Social media giant Facebook and Instagram’s community standards policy on nudity, does not permit female nipples but does male. It states: “We remove photographs of people displaying genitals … we also restrict some images of female breasts if they include the nipple.”
A transgender woman named Courtney Demone is challenging that policy through her campaign #DoIHaveBoobsNow? by uploading topless photographs as she transitions, both social media sites have removed her pictures because they do not comply with the sites’ rules.
Demone, from Victoria, Canada told The Guardian, she’s hoping “the experiment will both help challenge the western sexualisation of female bodies and highlight how social networks categorise trans and non-binary people”.
The 24-year-old wonders at what point in her breast development stage is it taboo for them to be out. Since her transition Demone says she already feels “shameful” about having them be seen and believes a woman being unable to be topless in public is a “clear example of the sexism that comes with living in a female body.”
In 2011, booksellers Barnes & Noble and Borders created similar controversy, when they decided to censor transgender model, Andreja Pejic’s topless photo on the cover of Dossier magazine even though she hadn’t transitioned yet. They though worried the picture looked feminine enough to confuse their customers.
When The Guardian contacted Facebook and Instagram about their policy on nudity, they released a statement that said, they understood the importance of an individual’s personal journey (transitioning) and that they do their best to help people express themselves on their sites. But, for women like Demone and others like her who have identified themselves as trans women and use the pronoun she, their pictures are being censored.
Recently, Instagram deleted all pictures of Demone – where she is presenting as female – and flat chested . All except for one, where she presents herself as male.
When Instagram blocks a photo, they send you a message that suggests you review their community guidelines to “help keep Instagram safe.” Shortly after launching #DoIHaveBoobsNow, I received a comment on Instagram in which someone threatened to mutilate me. “I’ll make you a woman. Just give me a knife.” More than any other piece of anonymous hate, this one scared me and I felt sick for the rest of the day. I deleted and reported the comment, but Instagram never responded and their account is still active. The most insulting part of this whole project is that somehow direct threats receive no response, but my nipples make Instagram unsafe.”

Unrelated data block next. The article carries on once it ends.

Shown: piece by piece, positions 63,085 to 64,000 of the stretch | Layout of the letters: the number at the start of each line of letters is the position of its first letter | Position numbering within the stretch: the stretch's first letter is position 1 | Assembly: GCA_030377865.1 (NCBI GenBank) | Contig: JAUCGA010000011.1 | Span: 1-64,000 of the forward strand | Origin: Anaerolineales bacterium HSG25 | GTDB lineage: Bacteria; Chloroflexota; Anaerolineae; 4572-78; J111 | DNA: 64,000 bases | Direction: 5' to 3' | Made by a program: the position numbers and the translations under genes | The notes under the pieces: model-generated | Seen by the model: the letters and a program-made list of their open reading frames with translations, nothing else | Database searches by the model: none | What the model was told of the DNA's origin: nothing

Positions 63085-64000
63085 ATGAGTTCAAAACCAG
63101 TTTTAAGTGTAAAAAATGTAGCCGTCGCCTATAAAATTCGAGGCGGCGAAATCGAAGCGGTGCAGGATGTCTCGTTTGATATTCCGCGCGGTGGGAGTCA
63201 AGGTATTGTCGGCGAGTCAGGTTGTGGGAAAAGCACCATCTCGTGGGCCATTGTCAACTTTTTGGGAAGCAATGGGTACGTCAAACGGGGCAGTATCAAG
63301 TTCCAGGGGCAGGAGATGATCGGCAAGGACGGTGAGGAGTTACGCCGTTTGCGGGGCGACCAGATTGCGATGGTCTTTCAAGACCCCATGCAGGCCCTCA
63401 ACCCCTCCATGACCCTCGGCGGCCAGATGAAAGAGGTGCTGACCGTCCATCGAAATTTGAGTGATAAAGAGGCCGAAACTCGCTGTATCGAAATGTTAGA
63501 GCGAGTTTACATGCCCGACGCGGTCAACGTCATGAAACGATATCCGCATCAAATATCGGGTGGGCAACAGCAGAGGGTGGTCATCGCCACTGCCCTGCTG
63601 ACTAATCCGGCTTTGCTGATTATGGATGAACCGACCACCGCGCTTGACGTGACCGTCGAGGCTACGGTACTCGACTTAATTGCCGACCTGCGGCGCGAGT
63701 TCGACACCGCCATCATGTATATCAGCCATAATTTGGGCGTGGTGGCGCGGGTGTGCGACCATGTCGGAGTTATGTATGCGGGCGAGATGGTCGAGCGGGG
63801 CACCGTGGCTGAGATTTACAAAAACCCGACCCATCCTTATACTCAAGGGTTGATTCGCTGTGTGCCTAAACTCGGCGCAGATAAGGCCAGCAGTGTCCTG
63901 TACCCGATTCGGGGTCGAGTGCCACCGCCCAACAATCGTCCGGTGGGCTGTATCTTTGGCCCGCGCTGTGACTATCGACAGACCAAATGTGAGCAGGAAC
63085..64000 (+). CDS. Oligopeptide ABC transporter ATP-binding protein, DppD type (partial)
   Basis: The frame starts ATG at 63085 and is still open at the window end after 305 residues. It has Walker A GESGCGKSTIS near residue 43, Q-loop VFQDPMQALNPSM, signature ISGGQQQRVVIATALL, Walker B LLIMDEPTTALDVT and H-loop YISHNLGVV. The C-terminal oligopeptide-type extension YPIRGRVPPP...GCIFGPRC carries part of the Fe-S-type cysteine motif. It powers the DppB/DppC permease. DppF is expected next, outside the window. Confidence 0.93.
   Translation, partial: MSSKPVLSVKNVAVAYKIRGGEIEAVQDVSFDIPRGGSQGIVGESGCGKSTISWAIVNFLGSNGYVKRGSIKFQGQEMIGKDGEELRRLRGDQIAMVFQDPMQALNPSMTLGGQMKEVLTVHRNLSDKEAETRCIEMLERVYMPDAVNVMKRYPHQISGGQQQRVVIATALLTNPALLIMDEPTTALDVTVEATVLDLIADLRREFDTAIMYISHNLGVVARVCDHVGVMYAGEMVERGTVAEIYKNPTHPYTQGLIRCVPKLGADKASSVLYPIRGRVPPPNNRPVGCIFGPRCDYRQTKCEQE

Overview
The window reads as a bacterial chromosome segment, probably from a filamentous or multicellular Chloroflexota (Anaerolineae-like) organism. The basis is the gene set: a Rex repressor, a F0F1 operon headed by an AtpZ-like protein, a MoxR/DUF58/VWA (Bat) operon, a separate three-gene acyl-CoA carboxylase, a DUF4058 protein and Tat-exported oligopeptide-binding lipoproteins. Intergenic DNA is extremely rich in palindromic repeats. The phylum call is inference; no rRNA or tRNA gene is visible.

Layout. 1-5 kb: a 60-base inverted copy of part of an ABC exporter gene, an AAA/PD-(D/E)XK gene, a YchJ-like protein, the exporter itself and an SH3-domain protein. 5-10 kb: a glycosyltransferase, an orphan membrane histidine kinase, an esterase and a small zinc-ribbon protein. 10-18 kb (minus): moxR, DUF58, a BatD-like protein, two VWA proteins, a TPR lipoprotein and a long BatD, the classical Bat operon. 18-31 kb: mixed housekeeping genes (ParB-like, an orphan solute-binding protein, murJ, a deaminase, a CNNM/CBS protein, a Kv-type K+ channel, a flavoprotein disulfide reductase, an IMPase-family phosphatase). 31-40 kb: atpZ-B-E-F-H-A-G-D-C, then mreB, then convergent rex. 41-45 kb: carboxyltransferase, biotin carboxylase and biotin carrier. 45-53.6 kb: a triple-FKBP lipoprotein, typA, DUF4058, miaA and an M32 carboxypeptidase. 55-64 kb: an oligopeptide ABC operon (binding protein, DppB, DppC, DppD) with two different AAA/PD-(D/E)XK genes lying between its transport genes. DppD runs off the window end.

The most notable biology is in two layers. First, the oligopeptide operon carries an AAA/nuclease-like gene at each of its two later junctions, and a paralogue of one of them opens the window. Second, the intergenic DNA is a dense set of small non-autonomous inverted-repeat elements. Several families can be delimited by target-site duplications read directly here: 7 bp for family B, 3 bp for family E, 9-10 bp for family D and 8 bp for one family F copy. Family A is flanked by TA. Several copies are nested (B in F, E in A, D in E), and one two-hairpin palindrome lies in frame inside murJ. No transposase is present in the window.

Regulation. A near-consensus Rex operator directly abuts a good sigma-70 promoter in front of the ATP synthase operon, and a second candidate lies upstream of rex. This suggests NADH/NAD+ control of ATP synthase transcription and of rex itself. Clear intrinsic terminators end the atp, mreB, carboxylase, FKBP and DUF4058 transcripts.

On Twitter, Demone said: “It’s so gross that FB/IG spend so many resources policing nipples when threats, abuse, and harassment abound with little recourse”.
Demone’s campaign is an extension of actor and producer Lina Esco’s #FreeTheNipple initiative, which also aims to challenge society’s “censorship of women’s bodies and to desexualise the portrayal of female nipples in western culture”.
Celebrties like, Cara Delevingne, Naomi Campbell, Rihanna, Miley Cyrus and Rumer Willis have all come out in support of the campaign. When searching for the hashtag #freethenipple, users receive a notice informing them photographs under the hashtag have been removed for not meeting their nudity policies.
However, there are a few exceptions in the companies’ nudity policy, which states: “We always allow photos of women actively engaged in breastfeeding or showing breasts with post-mastectomy scarring.” Photographs of paintings, sculptures and other art forms that depict nude figures are also permitted.
Challenging the removal of her pictures on Instagram, Demone posted her pictures on Facebook with the hasgtag #DoIHaveBoobsNow? After which, Facebook sent her a notification that someone has reported her picture (where she presents as female) and that she had violated community rules, but they decided not to remove it, even though Demone’s specified gender is female on the network. A spokesperson for Facebook and Instagram said “this is in clear contradiction” to their policy.
Demone’s next step for her campaign, is to find how Facebook and Instagram reacts to the breasts and nipples of a trans man going through his transition, agencies report.